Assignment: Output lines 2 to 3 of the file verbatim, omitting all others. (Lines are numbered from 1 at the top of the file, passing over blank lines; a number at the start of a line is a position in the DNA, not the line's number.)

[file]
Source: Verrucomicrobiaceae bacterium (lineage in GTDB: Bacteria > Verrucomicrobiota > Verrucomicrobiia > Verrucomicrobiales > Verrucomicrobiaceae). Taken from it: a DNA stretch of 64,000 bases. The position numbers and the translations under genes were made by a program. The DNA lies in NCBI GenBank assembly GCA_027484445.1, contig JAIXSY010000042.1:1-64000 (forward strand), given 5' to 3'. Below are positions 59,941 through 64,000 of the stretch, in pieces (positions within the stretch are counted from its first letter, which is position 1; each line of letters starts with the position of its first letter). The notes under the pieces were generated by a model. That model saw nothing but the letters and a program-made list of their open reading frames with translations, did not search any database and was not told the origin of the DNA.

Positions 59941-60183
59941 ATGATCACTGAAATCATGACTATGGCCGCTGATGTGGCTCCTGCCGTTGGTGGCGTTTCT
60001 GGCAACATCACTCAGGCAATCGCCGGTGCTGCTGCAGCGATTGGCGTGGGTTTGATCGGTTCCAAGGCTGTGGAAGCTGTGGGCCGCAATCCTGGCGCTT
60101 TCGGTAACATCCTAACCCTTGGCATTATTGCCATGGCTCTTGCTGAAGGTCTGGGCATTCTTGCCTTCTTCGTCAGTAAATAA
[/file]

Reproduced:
Positions 59941-60183
59941 ATGATCACTGAAATCATGACTATGGCCGCTGATGTGGCTCCTGCCGTTGGTGGCGTTTCT